Once individual models have been tested, in silico design spaces for these units can be created. Combination of the design spaces of individual unit operations using flowsheet models can then be used to propose a set of manufacturing process conditions that best suits the system. Subsequently, the process design space can be created and optimized. Target operating conditions and process control approaches can then be formulated. Once the process conditions and process control approaches are selected, it is recommended to experimentally verify model predictions. The experimental data collected can be used to further tune and improve model predictions as appropriate. After confirmation of the model’s accuracy, risk assessment and process sensitivity are performed to ensure process robustness. The flowsheet models created during process design and development can then be applied to evaluate strategies for process monitoring and control.

Potential regulatory application of flowsheet models
Risk-based regulatory approaches increase the efficiency and effectiveness of review and inspection activities by directing resources to focus more on the assessment of high-risk areas for products and processes. Quality risk assessments require product and process knowledge to evaluate potential sources of harm (e.g., failure modes of a process and sources of variability) and probability of detection of problems (5).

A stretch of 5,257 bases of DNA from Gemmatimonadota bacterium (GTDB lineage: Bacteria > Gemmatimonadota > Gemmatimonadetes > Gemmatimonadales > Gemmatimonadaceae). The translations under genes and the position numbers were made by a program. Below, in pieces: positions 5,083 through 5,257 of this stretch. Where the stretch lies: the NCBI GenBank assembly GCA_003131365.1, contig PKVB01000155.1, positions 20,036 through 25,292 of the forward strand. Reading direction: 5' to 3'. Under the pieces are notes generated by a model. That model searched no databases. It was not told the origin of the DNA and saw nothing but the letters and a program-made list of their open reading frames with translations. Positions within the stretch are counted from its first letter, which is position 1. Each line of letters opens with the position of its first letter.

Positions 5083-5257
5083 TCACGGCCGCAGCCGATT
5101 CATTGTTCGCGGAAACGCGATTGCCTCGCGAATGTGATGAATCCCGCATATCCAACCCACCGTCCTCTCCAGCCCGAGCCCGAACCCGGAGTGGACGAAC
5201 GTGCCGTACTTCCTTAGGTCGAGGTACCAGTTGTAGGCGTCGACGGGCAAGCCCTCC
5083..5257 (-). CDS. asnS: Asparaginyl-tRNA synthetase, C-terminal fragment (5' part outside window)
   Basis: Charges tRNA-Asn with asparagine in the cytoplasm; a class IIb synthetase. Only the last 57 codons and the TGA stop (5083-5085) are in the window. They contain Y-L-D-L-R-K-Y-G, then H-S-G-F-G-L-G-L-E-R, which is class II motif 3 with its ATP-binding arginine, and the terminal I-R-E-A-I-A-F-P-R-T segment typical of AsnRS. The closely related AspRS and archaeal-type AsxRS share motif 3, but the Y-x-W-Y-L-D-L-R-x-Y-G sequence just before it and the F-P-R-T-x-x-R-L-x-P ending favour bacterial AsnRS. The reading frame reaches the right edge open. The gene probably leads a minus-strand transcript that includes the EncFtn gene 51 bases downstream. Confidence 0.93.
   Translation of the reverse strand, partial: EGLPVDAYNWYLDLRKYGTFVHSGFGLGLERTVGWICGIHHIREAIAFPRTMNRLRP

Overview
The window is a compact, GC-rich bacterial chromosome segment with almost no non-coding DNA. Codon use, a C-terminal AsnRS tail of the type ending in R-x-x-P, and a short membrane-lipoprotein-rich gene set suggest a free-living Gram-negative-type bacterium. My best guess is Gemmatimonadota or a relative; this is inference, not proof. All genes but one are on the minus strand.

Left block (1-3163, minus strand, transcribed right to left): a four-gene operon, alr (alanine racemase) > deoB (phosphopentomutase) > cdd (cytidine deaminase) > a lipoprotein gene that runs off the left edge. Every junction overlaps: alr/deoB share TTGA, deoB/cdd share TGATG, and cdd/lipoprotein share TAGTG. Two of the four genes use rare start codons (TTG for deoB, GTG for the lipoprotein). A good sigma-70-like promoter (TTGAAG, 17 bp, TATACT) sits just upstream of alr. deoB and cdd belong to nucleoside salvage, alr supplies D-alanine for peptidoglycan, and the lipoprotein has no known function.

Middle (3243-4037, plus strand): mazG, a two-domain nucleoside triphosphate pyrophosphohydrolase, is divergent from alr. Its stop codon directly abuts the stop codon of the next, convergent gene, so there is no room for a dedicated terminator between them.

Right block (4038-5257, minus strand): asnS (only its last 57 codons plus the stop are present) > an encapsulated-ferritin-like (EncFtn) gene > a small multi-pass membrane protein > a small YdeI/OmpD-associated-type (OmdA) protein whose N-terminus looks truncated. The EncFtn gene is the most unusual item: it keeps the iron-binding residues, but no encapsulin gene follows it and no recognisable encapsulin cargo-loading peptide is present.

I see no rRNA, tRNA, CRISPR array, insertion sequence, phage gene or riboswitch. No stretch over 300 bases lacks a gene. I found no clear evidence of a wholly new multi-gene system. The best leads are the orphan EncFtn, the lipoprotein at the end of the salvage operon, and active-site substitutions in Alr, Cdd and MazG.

As discussed, continuous processing, compared with batch processing, offers a greater opportunity to develop and better use process models to gain process knowledge, because governing equations can generally be derived based on physical and chemical principles. Integrated process models can support a quantitative initial risk assessment through sensitivity analysis by examining the relative magnitude of the impact of variation in process parameters and/or material attributes on quality attributes.